Before Recarey's trial on bribery charges began, DeMaria's investigators also caught Recarey using his former spooks to wiretap IMC employees in an effort to discover who was talking to federal agents. DeMaria had Recarey indicted a second time, for the illegal listening devices. During Recarey's trial on the bribery charge, a lawyer who handled the bribe money testified that the money IMC gave him was not bribe money but "commissions" he had earned while doing work for the company. "See, that commission thing was Recarey's MO. They didn't call them bribes, they called them commissions," DeMaria explains.
After he was convicted, Recarey resigned from IMC and was immediately replaced by John Ward. (Ward had been law partner to Reagan-Bush campaign manager John Sears. And Sears had also been a lobbyist for IMC.) But Recarey's Medicare scam would never get to a public courtroom airing. Before his trial on the wiretap charge, Recarey skipped the country. His getaway was remarkable: just in time for his flight, the normally tight-fisted IRS expedited a $2.2 million income-tax refund, which Recarey claimed he had coming.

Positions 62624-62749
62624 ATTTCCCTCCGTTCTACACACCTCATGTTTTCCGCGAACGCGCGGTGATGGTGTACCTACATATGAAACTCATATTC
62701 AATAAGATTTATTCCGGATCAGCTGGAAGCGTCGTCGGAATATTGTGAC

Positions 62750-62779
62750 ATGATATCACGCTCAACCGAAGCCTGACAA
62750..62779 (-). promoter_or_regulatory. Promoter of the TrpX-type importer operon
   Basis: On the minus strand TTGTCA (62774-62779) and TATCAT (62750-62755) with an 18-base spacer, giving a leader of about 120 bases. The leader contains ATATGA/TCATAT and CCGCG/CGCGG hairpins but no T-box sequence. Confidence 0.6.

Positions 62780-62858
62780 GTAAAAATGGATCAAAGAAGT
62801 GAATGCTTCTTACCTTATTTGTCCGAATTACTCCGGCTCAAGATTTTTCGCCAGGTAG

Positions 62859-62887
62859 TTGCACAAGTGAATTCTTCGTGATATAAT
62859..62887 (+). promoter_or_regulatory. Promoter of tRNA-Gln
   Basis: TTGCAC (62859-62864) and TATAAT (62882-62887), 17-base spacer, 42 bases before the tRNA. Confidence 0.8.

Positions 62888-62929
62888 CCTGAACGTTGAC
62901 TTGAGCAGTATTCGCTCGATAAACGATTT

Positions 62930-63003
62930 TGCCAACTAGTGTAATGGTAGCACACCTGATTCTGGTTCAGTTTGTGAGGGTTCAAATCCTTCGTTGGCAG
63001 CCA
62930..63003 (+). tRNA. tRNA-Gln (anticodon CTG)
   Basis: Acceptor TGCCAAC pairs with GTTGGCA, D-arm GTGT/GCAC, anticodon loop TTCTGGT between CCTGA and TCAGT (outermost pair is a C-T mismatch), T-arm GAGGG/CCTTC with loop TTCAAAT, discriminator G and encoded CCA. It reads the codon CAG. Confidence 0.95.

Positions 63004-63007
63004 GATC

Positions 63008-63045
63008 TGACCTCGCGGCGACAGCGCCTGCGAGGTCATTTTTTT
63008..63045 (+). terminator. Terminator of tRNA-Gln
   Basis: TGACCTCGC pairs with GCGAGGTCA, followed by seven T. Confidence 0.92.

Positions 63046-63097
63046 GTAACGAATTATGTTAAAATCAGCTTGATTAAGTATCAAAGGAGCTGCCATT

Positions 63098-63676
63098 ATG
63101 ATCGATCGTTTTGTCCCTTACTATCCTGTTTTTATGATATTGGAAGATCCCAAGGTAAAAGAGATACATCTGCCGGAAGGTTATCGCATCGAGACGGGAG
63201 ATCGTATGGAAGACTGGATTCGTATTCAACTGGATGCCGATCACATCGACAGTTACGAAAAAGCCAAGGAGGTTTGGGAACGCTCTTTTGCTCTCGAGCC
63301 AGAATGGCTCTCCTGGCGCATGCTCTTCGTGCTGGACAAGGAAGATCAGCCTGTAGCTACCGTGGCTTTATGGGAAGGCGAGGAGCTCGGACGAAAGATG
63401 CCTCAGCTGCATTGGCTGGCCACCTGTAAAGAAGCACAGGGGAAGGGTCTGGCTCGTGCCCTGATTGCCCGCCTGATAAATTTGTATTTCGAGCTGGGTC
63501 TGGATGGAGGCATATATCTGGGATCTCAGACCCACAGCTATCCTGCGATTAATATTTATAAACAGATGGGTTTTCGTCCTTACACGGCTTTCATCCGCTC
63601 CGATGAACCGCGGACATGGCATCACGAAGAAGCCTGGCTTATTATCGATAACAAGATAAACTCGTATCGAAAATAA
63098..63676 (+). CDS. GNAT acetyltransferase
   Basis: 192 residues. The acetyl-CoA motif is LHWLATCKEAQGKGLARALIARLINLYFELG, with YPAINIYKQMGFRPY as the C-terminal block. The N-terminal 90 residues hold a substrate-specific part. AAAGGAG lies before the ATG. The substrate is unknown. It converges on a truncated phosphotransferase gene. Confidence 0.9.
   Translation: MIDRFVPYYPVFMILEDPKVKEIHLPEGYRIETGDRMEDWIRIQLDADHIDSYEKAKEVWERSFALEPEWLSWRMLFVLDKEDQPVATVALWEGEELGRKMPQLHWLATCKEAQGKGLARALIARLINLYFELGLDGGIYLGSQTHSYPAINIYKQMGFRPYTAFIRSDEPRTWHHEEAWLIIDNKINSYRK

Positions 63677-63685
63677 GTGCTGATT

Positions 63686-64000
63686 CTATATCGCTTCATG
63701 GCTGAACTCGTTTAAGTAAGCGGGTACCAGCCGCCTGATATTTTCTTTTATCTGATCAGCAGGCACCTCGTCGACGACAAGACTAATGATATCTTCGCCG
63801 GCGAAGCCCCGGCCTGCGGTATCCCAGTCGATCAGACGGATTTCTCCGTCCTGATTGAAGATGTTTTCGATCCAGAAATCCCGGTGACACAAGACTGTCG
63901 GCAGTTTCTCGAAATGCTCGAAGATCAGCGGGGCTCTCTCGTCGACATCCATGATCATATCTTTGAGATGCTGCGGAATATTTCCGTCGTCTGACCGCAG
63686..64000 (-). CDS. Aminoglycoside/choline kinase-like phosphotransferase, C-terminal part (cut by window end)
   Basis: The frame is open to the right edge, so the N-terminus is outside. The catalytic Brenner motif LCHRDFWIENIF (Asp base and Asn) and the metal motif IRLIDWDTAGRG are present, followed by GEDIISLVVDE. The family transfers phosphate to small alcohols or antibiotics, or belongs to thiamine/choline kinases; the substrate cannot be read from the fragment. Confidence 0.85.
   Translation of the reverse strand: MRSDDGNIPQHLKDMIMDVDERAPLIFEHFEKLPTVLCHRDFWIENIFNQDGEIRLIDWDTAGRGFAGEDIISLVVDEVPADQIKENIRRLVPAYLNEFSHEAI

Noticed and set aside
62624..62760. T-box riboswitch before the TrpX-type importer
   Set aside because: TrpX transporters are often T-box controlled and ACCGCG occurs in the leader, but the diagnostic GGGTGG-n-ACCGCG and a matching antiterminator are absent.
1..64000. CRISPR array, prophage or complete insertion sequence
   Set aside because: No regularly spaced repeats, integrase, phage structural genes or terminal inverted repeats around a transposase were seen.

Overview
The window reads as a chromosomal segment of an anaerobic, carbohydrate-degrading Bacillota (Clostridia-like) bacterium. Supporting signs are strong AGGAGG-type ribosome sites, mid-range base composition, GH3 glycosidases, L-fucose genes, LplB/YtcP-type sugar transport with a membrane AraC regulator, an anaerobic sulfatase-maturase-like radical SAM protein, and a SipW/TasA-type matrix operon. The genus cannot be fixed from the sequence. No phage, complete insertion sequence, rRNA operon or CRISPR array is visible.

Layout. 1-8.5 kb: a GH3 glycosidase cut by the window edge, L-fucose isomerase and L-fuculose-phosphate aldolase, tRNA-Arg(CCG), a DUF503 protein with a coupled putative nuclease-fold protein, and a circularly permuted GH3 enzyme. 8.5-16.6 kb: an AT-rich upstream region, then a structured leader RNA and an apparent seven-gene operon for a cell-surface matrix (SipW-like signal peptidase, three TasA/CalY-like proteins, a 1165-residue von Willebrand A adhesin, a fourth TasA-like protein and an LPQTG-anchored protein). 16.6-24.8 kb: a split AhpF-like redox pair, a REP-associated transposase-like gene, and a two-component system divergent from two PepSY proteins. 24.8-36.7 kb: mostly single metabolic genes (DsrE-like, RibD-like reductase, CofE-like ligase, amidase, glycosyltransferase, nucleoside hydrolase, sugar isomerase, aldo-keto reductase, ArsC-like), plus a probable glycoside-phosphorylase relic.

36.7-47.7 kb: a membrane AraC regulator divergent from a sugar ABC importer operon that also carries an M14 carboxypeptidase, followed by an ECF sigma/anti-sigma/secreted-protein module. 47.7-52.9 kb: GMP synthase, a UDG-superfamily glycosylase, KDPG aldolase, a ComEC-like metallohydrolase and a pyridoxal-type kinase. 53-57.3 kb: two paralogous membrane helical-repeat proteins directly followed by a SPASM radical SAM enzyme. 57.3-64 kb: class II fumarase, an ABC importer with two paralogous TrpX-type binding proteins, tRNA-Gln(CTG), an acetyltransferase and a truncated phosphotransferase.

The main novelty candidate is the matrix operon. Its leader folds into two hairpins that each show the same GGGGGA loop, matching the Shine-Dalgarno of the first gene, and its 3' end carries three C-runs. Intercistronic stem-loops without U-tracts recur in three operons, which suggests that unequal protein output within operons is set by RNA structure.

The tax refund was a windfall for Recarey. "Yeah, that was his getaway money," says a former IRS investigator who worked in the Miami office at the time but asked not to be named. "Though there is a special IRS procedure to expedite tax refunds for companies in financial distress, I don't think you can overlook the possibility that there was influence from the administration."